ULAN BATOR, MONGOLIA - JULY 15: A Mongolian plays a computer game at an Internet cafe July 15, 2003 in Ulan Bator, Mongolia. According to the Mongolian tourism board, e-mail and the Internet are now very popular with Mongolia's younger generation. (Photo by Oleg Nikishin/Getty Images)
HARRISONBURG, Va. (WHSV) -- The House of Representatives has approved a bill banning Internet access taxes.
This is the third time in 16 years Congress has temporarily extended the Permanent Internet Tax Freedom Act. If the Senate does not approve this bill, states would be responsible for setting the tax rate.
Rockingham County administrator Joe Paxton said if the ban on taxes is overturned, it would not impact the local governments, it would affect businesses.
If the ban is approved, then it would prevent state and local governments from placing taxes on those using the Internet.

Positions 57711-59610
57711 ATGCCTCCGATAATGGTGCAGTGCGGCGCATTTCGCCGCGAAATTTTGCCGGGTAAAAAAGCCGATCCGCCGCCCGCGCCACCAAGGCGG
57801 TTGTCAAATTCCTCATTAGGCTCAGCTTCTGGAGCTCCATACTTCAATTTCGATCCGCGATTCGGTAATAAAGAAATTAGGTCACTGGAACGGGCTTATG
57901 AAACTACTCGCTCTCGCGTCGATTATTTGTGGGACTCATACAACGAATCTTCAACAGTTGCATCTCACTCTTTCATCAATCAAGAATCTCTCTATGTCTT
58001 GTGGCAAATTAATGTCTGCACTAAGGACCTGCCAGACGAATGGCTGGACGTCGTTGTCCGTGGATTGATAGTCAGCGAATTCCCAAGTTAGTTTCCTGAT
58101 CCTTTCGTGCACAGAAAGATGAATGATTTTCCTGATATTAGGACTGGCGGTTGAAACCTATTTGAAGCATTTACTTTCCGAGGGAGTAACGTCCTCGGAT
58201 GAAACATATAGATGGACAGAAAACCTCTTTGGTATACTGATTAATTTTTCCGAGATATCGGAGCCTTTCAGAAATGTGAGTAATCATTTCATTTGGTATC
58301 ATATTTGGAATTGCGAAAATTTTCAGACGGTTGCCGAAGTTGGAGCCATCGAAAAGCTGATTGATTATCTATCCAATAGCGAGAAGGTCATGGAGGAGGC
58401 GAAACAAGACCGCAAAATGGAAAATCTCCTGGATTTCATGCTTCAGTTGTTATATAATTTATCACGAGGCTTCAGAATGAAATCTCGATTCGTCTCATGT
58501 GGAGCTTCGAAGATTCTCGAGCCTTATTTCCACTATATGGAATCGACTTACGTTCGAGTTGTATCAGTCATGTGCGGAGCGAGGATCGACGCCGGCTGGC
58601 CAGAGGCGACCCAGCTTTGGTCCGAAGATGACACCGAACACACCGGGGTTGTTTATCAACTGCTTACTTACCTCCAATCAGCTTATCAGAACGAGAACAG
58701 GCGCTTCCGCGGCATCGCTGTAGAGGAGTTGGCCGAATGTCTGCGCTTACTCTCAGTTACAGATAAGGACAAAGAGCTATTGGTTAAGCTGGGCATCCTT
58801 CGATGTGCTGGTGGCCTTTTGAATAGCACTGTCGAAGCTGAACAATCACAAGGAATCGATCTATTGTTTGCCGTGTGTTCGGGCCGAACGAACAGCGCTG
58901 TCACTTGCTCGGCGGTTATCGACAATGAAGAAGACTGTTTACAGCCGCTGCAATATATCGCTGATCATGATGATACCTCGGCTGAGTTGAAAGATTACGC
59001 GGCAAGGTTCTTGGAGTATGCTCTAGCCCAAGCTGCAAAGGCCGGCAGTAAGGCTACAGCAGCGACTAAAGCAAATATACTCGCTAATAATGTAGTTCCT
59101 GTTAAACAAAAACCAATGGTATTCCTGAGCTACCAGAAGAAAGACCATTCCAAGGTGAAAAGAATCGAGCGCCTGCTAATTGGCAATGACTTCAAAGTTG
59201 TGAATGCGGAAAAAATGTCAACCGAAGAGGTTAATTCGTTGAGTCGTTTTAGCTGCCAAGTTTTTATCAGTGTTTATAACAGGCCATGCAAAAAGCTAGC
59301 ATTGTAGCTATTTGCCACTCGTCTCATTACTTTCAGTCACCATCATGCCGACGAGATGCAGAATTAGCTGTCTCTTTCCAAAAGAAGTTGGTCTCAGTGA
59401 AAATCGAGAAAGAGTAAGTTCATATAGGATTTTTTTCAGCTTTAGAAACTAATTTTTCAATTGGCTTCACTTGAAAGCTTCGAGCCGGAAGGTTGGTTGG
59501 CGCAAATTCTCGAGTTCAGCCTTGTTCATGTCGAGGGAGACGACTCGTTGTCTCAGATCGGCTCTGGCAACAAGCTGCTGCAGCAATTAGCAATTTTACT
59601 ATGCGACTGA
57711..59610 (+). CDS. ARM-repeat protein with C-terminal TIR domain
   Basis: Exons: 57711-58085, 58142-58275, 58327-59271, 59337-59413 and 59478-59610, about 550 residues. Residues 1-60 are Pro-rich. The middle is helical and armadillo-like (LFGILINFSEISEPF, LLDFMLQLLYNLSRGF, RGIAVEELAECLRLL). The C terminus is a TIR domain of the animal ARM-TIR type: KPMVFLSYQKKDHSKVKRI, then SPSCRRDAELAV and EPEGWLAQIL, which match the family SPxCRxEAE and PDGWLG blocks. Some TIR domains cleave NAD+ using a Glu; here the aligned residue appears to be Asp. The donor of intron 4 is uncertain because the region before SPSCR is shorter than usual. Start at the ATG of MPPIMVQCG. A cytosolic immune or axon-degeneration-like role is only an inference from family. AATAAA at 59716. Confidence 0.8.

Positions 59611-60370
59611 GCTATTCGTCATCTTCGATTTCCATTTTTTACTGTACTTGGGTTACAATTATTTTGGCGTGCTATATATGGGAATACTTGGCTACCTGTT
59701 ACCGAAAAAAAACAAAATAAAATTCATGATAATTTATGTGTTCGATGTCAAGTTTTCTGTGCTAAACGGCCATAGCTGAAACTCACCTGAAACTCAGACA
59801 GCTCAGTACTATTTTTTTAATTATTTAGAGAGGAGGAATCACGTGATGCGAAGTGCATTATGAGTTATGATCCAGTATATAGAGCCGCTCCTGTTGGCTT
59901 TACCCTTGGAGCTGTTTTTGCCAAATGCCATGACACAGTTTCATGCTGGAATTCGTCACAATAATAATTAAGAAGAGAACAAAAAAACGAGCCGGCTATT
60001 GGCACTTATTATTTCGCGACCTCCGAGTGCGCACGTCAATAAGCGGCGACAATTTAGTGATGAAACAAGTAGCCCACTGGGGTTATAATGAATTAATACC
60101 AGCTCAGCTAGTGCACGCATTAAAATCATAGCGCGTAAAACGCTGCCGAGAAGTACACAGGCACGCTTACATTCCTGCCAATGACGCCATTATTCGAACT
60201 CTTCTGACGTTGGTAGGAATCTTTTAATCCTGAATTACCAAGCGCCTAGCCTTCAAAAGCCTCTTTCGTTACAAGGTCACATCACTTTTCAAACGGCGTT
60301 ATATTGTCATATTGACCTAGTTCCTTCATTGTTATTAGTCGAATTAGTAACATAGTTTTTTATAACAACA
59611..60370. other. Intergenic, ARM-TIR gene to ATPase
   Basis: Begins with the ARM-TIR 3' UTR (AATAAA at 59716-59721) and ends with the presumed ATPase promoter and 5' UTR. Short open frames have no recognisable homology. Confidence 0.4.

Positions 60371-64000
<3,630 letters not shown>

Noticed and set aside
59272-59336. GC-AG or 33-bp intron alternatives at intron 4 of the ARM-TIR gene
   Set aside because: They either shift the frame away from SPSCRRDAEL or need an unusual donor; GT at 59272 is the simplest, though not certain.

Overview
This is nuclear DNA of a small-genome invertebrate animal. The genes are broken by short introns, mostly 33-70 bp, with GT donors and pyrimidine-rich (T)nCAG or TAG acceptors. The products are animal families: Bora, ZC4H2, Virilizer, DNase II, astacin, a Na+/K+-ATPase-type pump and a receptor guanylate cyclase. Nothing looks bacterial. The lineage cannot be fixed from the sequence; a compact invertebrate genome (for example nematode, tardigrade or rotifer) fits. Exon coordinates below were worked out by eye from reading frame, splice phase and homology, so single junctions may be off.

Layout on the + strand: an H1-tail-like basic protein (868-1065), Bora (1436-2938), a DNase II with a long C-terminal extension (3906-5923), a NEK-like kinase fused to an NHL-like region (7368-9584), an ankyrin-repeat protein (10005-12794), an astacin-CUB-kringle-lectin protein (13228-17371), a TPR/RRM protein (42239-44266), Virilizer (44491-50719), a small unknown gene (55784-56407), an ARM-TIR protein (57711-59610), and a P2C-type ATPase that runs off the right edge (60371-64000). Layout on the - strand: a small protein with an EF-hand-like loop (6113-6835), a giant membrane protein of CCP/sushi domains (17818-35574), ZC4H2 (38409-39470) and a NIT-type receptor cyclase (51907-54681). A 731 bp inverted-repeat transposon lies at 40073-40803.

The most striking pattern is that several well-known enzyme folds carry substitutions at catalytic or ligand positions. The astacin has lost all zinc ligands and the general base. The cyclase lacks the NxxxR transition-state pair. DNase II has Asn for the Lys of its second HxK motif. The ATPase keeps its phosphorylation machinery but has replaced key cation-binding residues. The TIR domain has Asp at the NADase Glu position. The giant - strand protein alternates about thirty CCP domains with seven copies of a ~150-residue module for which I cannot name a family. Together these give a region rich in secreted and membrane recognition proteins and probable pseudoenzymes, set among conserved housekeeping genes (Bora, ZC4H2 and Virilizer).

Paxton said the problem would be determining who would actually set the tax, since there has been no real proposal on how the rate would be based.
One local florist uses the Internet for her business every single day.
Abby Long, the owner of Blakemore's Flower Shop, said she couldn't imagine being taxed to use the Internet, even if it is the difference between dollars and cents.
"I think it could definitely change the way we do business. We may not be able to have an e-florist site or sell things online," Long said.
The legislation is now in the hands of the Senate, which has to approve the bill before it become a law.
The ban is set to expire on November 1.
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